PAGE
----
At least where I live, winter is already beginning to rear its ugly head. Pleasure boats are coming out of the water for their winterizing ceremony and anti-freezing, and boat slips are beginning to look a bit lonely, as their former occupants head for the barn. With the slate-gray skies come the falling temperatures, and another boating season nears an end.

Those of you in other parts of the world might be interested to know that some of our upper Midwest states have the highest percentage of the total number of recreational boaters in the country. For example, according to the National Association of State Boating Law Administrators “Reference Guide to State Boating Laws” published in 1998, Minnesota has more registered boats than Florida, and Wisconsin has a higher number of boats registered than New York. Michigan has a higher number of registered recreational boats than does California. In fact, with nearly a million registered boats in 1998, Michigan leads all other states in that category. So I would imagine the water levels in those more northern states should drop considerably in the next month or so, as all those boats leave the water for storage sheds across the upper Midwest.

But not all recreational boaters head for the shed at the first sign of a temperature drop. Many of the boaters that make up the northern states boating population are fishermen or hunters using smaller boats. And fishermen or hunters in small boats in the fall and early winter months means more exposure to discomforts like frost-bite, and to risks of falls overboard into cold water and hypothermia.

So if you’re planning to venture out on a blustery day to get that last boat ride of the year, or to find that lunker bass or walleye or goose that’s been evading you since the start of the fishing or hunting season, consider carefully the clothing you’ll wear.

First of all, you need to think about the color of your clothing and your life jacket. There won’t be as many boaters out on the water at this time of the year to see you if you should fall in the drink, so you want to be as visible as possible to those that might be out there, or to someone on shore. Blaze orange is great. If I saw something blaze orange bobbing around in the water, it would catch my attention. On the other hand, if you’re wearing a hunter’s camouflage vest, it will probably appear to be just another grouping of choppy waves in the dark water.

Wear a warm, brightly colored hat, too. If you fall into choppy water, it may be the only part of you that will be easily seen. If you don’t have a bright hat, at least wear a warm hat. Most of your heat loss will be out of your head, so a hat or hood will be very important in body heat conservation. Extra minutes can mean the difference between yielding to hypothermia or being rescued.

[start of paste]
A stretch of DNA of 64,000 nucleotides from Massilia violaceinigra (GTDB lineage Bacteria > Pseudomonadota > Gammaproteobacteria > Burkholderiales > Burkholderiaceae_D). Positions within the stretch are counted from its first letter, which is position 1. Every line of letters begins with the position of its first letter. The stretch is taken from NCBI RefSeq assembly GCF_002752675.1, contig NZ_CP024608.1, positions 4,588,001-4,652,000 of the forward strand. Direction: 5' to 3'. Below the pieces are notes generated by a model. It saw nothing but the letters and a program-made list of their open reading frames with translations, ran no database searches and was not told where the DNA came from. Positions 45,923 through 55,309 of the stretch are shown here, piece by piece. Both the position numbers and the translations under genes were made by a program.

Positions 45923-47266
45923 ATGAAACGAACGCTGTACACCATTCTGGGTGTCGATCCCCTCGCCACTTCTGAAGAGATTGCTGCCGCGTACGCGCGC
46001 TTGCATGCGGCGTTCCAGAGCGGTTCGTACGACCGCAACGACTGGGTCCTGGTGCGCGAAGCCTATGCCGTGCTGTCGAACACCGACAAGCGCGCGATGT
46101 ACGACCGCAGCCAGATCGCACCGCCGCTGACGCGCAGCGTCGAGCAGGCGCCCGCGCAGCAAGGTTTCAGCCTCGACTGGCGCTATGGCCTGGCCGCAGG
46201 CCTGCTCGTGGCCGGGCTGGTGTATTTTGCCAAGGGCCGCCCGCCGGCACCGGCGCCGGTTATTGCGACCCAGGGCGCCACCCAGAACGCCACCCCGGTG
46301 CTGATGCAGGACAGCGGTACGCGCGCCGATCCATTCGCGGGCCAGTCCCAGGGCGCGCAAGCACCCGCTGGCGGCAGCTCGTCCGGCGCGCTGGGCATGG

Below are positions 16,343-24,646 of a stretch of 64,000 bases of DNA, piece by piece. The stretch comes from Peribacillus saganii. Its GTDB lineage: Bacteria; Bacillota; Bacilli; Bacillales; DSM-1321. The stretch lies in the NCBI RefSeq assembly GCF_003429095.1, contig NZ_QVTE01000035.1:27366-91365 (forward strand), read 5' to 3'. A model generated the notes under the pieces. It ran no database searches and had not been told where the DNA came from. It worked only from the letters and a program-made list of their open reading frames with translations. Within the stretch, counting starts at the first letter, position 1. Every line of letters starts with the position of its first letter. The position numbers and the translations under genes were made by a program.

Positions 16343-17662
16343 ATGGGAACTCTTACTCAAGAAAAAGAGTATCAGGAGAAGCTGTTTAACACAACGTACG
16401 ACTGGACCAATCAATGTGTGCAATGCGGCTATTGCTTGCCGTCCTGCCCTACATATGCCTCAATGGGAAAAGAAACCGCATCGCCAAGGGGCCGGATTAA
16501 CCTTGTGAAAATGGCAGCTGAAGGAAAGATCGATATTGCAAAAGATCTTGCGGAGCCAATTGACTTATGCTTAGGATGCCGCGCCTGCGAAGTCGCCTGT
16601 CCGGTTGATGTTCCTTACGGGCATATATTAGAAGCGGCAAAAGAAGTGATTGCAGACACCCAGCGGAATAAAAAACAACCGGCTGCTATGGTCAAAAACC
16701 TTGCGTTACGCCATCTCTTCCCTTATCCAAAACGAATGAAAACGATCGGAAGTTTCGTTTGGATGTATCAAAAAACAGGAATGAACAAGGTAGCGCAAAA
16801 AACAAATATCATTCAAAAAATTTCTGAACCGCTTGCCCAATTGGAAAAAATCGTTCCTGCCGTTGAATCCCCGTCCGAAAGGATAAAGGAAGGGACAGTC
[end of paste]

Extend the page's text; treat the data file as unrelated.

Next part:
Cotton clothing is great, as long as it’s dry. Cotton absorbs water like a sponge, and when it’s wet, it loses its ability to trap air and keep you warm. If you fall into the water wearing cotton clothing, you might as well be skinny-dipping. On the other hand, low absorption fabrics such as polyester, polypropylene, or even wool will work to keep you warm when you’re wet. Pound for pound, polypropylene is twice as warm as wool. It dries out quicker, and it doesn’t soak up much water. The only bad thing about synthetics that I can think of is that they melt when exposed to heat. So don’t use a blowtorch to light your cigar.

Another thing you can do to help stay warmer is to dress in layers. Not only does it enable you to vary your cover as the temperature and wind changes, but also air is trapped between the layers. When your body heat warms that trapped air, it provides good insulation.

In a week or so, my boat will be in the shop getting winterized, and then it’s off to the storage facility to hibernate until late April. I’m already starting to accumulate all the boating equipment catalogues and boating magazines I can get my hands on, so that I can be reminded of boating over this long, upper Midwest winter. I’ll be reasonably safe in my warm family room, reading my catalogues. But if your boating season won’t be over for a while, take extra precautions and make sure you dress as if your life depended on it.